- Software name: appdown
- Software type: Microsoft Framwork
- size: 749MB
 Relation, 1633, 38.
"I hope to give myself the honor of sending you a more particular account of this enterprise when it shall have had the success which I hope for it; but I have need of a strong protection for its support. It traverses the commercial operations of certain persons, who will find it hard to endure it. They intended to make a new Paraguay in these parts, and the route which I close against them gave them facilities for an advantageous correspondence with Mexico. This check will infallibly be a mortification to them; and you know how they deal with whatever opposes them. Nevertheless, I am bound to render them the justice to say that the poison which was given me was not at all of their instigation. The person who was conscious of the guilt, believing that I was their enemy because he saw that our sentiments were opposed, thought to exculpate himself by accusing them, and I confess that at the time I was not sorry to have this indication of their ill-will; but having afterwards carefully examined the affair, I clearly discovered the falsity of the accusation which this rascal had made against them. I nevertheless pardoned him, in order not to give notoriety to the affair; as the mere suspicion might sully their reputation, to which I should scrupulously avoid doing the slightest injury unless I thought it necessary to the good of the public, and unless the fact were fully proved. Therefore, [Pg 118] Monsieur, if anybody shared the suspicion which I felt, oblige me by undeceiving him."The Viceroy's company was of a mixed complexion. There were nobles, officers, soldiers, sailors, adventurers, with women too, and children. Of the women, some were of birth and station, and among them a damsel called Marguerite, a niece of Roberval himself. In the ship was a young gentleman who had embarked for love of her. His love was too well requited; and the stern Viceroy, scandalized and enraged at a passion which scorned concealment and set shame at defiance, cast anchor by the haunted island, landed his indiscreet relative, gave her four arquebuses for defence, and, with an old Norman nurse named Bastienne, who had pandered to the lovers, left her to her fate. Her gallant threw himself into the surf, and by desperate effort gained the shore, with two more guns and a supply of ammunition.
 A map, entitled Entre du Lac où on a laisse le Sr. de la Salle, made by the engineer Minet, and preserved in the Archives de la Marine, represents the entrance of Matagorda Bay, the camp of La Salle on the left, Indian camps on the borders of the bay, the "Belle" at anchor within, the "Aimable" stranded at the entrance, and the "Joly" anchored in the open sea.SUCCESS OF LA SALLE.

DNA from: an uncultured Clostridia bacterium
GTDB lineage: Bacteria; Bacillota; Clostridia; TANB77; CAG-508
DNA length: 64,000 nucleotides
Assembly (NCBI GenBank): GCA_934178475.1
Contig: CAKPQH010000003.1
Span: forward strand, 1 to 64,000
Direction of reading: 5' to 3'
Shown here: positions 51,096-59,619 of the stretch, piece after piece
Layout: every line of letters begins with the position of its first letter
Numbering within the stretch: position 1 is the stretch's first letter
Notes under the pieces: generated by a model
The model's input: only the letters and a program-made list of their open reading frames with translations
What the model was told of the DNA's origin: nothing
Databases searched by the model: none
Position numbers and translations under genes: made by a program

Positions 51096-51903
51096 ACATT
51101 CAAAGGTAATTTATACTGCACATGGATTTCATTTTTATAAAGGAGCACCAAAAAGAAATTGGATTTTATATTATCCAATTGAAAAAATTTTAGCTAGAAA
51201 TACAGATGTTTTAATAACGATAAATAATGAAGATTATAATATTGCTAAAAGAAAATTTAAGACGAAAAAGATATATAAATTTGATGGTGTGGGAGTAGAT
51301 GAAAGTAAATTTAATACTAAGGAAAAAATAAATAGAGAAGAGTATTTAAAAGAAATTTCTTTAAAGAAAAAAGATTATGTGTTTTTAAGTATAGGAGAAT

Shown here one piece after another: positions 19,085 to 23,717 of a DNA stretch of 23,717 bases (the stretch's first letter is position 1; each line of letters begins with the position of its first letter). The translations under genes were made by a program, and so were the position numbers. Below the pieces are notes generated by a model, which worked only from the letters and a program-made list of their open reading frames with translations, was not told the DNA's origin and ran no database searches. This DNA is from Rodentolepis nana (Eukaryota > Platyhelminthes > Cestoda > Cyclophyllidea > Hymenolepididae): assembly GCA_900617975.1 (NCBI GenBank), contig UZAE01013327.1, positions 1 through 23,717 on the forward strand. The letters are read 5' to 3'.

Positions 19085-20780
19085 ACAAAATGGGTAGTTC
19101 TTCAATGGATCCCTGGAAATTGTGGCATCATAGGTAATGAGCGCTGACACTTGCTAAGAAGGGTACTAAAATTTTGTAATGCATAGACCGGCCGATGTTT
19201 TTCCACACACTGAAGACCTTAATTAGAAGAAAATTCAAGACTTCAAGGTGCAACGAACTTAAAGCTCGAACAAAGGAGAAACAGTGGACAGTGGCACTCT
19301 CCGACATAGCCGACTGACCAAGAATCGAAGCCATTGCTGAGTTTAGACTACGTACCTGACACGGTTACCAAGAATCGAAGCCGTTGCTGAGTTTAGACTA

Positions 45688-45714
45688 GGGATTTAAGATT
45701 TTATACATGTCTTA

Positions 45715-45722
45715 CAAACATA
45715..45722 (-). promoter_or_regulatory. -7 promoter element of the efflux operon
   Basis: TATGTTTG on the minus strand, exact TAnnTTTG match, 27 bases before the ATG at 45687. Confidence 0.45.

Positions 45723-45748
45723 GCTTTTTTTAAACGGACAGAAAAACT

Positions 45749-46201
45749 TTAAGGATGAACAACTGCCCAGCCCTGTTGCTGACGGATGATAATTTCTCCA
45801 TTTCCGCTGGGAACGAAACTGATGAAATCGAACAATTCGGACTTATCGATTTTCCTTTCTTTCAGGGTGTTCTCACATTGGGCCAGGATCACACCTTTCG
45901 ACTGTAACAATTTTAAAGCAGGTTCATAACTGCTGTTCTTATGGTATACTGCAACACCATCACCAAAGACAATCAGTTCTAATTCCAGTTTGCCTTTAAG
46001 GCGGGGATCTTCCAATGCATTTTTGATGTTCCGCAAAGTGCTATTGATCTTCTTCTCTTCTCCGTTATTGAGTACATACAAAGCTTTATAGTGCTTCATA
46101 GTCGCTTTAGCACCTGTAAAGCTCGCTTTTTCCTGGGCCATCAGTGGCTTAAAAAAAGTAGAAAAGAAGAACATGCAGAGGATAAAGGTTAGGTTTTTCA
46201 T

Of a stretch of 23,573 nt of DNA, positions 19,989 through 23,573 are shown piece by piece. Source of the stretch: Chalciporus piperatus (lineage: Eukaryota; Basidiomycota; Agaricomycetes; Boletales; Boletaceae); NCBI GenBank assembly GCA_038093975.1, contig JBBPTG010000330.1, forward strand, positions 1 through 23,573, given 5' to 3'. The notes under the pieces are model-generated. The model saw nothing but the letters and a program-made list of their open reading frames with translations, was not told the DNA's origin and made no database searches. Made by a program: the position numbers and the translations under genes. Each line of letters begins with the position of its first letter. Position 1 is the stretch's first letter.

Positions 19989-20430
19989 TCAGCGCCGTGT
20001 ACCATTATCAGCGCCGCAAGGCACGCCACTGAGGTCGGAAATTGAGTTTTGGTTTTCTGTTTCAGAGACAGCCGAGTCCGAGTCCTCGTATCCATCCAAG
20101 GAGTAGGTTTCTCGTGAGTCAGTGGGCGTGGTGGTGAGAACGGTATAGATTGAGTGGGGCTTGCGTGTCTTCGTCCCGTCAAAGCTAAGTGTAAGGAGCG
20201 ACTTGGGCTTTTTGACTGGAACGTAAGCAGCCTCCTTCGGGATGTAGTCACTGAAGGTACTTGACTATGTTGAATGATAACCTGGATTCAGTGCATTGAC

In the name of the gods, what has happened? he asked.Lalemant, physically weak from childhood, and slender almost to emaciation, was constitutionally unequal to a display of fortitude like that of his colleague. When Brbeuf died, he was led back to the house whence he had been taken, and tortured there all night, until, in the morning, one of the Iroquois, growing tired of the protracted entertainment, killed him with a hatchet.  It was said, that, at times, he seemed beside himself; then, rallying, with hands uplifted, he offered his 391 sufferings to Heaven as a sacrifice. His robust companion had lived less than four hours under the torture, while he survived it for nearly seventeen. Perhaps the Titanic effort of will with which Brbeuf repressed all show of suffering conspired with the Iroquois knives and firebrands to exhaust his vitality; perhaps his tormentors, enraged at his fortitude, forgot their subtlety, and struck too near the life.
The interests arrayed against him were incessantly at work. His men were persuaded to desert and rob him; the Iroquois were told that he was arming [Pg 329] the western tribes against them; the western tribes were told that he was betraying them to the Iroquois; his proceedings were denounced to the court; and continual efforts were made to alienate his associates. They, on their part, sore as they were from disappointment and loss, were in a mood to listen to the aspersions cast upon him; and they pestered him with letters, asking questions, demanding explanations, and dunning him for money. It is through his answers that we are best able to judge him; and at times, by those touches of nature which make the whole world kin, they teach us to know him and to feel for him.
Meanwhile her relatives, or those of her husband, had confirmed her pious purposes by attempting to thwart them. They pronounced her a romantic visionary, incompetent to the charge of her property. Her father, too, whose fondness for her increased with his advancing age, entreated her to remain with him while he lived, and to defer the execution of her plans till he should be laid in his grave. From entreaties he passed to commands, and at length threatened to disinherit her, if she persisted. The virtue of obedience, for which she is extolled by her clerical biographers, however abundantly exhibited in respect to those who held charge of her conscience, was singularly wanting towards the parent who, in the way of Nature, had the best claim to its exercise; and Madame de la Peltrie was more than ever resolved to go to Canada. Her father, on his part, was urgent that she should marry again. On this she took counsel of a Jesuit,  who, 171 "having seriously reflected before God," suggested a device, which to the heretical mind is a little startling, but which commended itself to Madame de la Peltrie as fitted at once to soothe the troubled spirit of her father, and to save her from the sin involved in the abandonment of her pious designs. cared for no qualification except the capacity of maternity.